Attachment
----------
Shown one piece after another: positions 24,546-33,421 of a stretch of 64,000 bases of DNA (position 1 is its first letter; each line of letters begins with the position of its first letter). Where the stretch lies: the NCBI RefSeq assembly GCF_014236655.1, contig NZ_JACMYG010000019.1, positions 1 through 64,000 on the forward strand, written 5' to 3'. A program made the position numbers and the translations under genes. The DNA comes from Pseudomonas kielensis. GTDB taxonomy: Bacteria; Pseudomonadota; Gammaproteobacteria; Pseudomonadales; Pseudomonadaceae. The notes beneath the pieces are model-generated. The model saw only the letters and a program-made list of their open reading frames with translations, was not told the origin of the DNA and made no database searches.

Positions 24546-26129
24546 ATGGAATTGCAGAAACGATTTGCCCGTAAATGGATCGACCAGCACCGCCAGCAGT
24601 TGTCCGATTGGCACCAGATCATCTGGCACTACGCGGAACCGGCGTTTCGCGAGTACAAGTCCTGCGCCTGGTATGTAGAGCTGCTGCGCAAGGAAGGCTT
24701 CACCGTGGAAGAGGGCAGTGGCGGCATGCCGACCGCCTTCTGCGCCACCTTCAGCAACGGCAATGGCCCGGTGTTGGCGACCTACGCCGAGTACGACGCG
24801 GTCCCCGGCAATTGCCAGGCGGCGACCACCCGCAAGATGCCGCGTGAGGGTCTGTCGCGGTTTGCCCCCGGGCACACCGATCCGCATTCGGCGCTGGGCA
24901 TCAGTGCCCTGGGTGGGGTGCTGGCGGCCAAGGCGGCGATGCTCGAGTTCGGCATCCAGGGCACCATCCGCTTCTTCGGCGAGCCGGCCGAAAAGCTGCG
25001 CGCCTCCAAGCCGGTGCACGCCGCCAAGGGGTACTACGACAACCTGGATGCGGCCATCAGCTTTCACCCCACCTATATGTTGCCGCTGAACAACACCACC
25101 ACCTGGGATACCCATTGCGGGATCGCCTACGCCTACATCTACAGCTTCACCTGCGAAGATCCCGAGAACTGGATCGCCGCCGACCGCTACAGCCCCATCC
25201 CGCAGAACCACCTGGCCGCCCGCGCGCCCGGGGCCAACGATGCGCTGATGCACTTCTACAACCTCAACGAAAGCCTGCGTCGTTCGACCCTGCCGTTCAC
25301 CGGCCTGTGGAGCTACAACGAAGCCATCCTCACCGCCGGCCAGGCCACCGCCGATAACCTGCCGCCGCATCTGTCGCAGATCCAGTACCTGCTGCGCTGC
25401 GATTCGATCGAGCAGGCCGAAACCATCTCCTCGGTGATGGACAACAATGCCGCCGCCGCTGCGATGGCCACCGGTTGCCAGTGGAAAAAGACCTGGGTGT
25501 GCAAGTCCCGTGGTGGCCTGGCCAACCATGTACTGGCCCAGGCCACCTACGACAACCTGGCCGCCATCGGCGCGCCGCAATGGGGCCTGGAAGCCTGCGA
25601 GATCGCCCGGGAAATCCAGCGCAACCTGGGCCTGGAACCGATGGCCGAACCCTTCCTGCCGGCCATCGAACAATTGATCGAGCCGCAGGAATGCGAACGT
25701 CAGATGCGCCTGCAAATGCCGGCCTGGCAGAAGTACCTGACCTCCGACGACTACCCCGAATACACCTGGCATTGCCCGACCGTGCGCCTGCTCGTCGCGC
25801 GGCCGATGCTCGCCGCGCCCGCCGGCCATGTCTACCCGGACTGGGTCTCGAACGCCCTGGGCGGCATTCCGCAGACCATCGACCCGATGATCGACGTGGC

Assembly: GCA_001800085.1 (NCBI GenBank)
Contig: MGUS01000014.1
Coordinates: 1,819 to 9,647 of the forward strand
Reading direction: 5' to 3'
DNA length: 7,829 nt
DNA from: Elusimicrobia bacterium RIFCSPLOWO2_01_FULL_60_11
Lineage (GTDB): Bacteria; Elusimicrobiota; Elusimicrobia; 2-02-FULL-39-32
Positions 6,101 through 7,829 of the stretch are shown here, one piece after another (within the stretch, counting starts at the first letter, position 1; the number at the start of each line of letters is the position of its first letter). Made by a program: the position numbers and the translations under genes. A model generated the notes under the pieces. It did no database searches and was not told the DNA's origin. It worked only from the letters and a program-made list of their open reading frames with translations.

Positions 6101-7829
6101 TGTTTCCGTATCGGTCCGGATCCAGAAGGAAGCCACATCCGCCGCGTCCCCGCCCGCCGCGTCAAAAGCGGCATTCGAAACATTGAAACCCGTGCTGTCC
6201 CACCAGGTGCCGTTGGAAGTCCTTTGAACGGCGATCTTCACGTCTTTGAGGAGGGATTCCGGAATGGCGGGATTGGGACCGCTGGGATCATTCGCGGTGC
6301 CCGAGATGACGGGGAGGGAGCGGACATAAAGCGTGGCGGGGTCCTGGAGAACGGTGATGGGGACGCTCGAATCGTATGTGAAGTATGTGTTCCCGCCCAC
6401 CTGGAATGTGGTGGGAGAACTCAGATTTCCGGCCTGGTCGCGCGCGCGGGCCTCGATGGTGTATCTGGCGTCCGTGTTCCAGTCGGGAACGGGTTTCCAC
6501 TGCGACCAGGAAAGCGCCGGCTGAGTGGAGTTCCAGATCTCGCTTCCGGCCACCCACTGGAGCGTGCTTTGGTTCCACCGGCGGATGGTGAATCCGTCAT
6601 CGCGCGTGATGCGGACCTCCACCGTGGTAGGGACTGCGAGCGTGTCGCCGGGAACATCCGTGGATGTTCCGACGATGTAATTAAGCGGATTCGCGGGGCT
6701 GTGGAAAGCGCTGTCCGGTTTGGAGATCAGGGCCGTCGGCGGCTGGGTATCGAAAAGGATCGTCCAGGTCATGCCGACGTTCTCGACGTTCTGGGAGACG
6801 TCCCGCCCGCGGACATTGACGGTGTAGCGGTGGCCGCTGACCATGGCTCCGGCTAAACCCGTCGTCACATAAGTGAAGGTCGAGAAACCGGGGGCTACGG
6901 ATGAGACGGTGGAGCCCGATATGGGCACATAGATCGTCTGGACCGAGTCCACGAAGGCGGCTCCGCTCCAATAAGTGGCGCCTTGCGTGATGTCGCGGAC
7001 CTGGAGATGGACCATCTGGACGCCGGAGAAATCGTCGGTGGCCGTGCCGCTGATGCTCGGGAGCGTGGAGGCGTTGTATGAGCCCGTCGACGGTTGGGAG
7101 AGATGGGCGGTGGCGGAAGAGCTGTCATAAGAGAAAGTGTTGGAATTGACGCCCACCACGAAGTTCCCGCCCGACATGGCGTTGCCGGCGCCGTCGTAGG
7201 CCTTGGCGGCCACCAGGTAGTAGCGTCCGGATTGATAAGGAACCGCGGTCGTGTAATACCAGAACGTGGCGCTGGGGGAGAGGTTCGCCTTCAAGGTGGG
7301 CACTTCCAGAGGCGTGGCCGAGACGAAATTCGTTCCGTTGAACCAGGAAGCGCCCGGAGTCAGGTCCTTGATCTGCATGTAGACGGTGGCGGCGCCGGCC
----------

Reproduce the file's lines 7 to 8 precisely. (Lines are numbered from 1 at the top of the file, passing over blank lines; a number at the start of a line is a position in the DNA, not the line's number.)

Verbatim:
24901 TCAGTGCCCTGGGTGGGGTGCTGGCGGCCAAGGCGGCGATGCTCGAGTTCGGCATCCAGGGCACCATCCGCTTCTTCGGCGAGCCGGCCGAAAAGCTGCG
25001 CGCCTCCAAGCCGGTGCACGCCGCCAAGGGGTACTACGACAACCTGGATGCGGCCATCAGCTTTCACCCCACCTATATGTTGCCGCTGAACAACACCACC